I am particularly offended by the clamour to reintroduce repression in Kenya at this point in time.
For two reasons.
One, Kenyans are living under a new constitutional dispensation. That new order signifies a transition from the terrible National Security State to the more alluring National Democratic State, in other words, a move from FASCISM to DEMOCRATIC RENEWAL.
Why would, for instance public officers like Mr. Kimemia and Mr. Kimaiyo who have SWORN to DEFEND the Constitution flagrantly violate the Bill of Rights?
Two, and this is rather PERSONAL as far as I am concerned.
On August 4, 1982, while I was still a first year University of Nairobi student, I was abducted by the police at the Voi Railway Station and returned forcibly under gun point, to be charged with three counts of "sedition" liable up to 27 years imprisonment, BASED SOLELY on the basis of a hand written DRAFT of an essay where I was calling upon Kenyan youth and students to stand up for democracy, justice and freedom. On the basis of those trumped up charges, a hastily convened KANGAROO court sentenced me to several years behind bars at the notorious Kamiti Maximum Security Prison. I was tortured, beaten, humiliated and alienated. My youth was stolen from me. My education was interrupted. I became blacklisted when I left prison. I was shunned. I was forced to flee from my homeland Kenya and exiled to a very frigid continent tens of thousands of miles away where I vegetated for close twenty years!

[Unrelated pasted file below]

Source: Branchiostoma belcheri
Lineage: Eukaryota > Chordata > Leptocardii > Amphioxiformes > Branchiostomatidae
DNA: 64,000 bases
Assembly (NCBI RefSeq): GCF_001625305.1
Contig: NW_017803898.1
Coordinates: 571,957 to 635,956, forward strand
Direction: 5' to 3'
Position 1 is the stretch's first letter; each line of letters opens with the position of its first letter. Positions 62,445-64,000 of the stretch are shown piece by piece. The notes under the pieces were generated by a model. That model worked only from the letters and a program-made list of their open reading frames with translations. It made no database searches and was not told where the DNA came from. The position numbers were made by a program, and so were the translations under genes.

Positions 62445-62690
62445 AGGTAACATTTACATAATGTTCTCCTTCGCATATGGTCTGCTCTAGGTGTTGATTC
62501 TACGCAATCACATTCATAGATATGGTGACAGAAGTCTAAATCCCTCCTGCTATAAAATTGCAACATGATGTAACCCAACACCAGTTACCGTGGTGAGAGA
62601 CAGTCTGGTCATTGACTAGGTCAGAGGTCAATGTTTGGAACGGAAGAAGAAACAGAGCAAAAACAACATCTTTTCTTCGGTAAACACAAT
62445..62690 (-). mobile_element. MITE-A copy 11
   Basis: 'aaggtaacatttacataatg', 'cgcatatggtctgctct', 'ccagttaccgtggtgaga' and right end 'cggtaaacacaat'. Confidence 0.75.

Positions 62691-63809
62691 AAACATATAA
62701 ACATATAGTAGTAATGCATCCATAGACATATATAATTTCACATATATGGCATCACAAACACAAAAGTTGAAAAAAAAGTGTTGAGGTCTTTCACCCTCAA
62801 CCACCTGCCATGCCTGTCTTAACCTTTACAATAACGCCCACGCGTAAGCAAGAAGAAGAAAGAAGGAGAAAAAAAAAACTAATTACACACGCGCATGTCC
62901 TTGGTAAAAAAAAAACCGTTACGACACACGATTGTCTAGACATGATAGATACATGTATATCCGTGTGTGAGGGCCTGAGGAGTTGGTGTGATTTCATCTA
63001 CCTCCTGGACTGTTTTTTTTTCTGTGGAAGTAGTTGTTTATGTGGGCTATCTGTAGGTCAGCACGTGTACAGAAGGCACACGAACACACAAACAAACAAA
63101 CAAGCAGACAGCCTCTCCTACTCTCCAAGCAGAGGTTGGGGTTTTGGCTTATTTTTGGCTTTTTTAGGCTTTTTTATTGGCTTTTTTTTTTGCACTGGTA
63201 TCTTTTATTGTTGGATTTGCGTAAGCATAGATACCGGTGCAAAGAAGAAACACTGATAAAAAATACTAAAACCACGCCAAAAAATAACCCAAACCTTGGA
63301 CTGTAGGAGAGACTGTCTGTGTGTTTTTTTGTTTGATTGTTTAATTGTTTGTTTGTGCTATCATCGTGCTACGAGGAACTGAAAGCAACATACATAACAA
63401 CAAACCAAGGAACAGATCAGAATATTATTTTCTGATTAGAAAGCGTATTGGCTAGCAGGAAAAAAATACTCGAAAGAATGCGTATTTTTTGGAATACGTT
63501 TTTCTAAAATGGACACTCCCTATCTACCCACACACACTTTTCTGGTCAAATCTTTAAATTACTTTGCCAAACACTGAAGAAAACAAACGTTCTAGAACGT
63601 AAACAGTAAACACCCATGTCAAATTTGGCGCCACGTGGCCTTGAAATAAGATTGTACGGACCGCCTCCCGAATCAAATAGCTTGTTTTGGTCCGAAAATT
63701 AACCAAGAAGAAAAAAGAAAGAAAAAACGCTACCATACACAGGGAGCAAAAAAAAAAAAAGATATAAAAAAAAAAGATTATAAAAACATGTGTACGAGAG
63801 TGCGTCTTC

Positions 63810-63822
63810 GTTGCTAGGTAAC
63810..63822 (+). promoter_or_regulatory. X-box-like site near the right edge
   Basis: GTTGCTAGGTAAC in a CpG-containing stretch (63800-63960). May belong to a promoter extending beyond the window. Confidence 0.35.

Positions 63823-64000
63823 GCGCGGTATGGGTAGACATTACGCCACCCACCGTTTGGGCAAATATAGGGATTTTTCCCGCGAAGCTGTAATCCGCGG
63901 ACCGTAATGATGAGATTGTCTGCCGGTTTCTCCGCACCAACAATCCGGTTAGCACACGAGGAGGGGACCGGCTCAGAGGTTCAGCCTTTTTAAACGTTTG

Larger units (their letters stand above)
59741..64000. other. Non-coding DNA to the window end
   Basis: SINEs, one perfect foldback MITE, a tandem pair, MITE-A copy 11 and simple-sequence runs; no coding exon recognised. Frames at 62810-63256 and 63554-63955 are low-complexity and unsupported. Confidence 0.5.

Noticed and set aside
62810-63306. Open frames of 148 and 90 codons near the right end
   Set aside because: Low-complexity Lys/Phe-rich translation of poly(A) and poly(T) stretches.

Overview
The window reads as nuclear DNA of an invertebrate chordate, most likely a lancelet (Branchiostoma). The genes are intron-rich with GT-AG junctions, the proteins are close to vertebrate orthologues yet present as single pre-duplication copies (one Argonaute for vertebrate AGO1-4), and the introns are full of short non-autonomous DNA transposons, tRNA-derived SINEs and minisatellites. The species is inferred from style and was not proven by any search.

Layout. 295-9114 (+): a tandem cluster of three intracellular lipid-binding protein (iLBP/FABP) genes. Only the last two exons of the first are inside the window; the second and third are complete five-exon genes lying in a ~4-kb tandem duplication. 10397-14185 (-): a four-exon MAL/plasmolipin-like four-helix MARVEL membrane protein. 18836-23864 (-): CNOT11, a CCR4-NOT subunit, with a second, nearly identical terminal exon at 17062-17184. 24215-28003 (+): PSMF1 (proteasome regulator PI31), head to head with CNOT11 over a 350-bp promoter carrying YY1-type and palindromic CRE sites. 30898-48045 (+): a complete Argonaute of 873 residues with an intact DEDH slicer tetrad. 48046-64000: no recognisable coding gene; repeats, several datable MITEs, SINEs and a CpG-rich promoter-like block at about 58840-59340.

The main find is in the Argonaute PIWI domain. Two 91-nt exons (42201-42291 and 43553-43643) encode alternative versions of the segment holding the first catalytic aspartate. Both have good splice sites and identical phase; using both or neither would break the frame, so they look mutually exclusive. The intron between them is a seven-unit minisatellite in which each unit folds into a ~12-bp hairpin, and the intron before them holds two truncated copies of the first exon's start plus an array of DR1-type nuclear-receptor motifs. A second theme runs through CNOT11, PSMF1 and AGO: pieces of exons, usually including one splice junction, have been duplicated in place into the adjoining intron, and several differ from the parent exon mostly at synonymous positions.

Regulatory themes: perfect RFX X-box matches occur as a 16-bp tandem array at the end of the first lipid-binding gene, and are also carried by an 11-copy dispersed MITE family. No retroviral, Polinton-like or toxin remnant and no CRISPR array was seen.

And for what?
For drafting a student essay touching on issues of fundamental rights like freedom of expression, freedom of conscience, freedom of assembly, academic freedom and other civil and political liberties.
Onyango Oloo and hundreds of Kenyan patriots like, to name just a few, Dr. Willy Mutunga, Raila Odinga, Alamin Mazrui, Timothy Njoya, Davinder Lamba, Ngugi wa Thiongo, Micere Mugo, Wangui wa Goro, Wangari Muriuki, Chitechi Osundwa, Adongo Ogony, Oduor Ongwen, Zarina Patel, Yusuf Hassan, Abdilatif Abdalla, Njeri Kabeberi, Paddy Onyango Sumba, Mwandawiro Mghanga, Oyange Mbajah, Silvanus Oduor, Omondi Kabir and many, many, more, paid with our health, our families, our minds, our limbs, our careers, yes, some with their very lives to topple the fascist dictatorship and contribute to the emerging democratic space which is best exemplified by the promulgation of the Kenyan Constitution on August 27, 2010.Where we the Kimemias and Kimaiyos back then?
Undergoing a DO course at the Kenya Institute of Administration or going through the recruit's training drills at the Police College in Kiganjo?
Yet some of them opened their Facebook accounts in 2010 and unleashed their Twitter handles in 2012.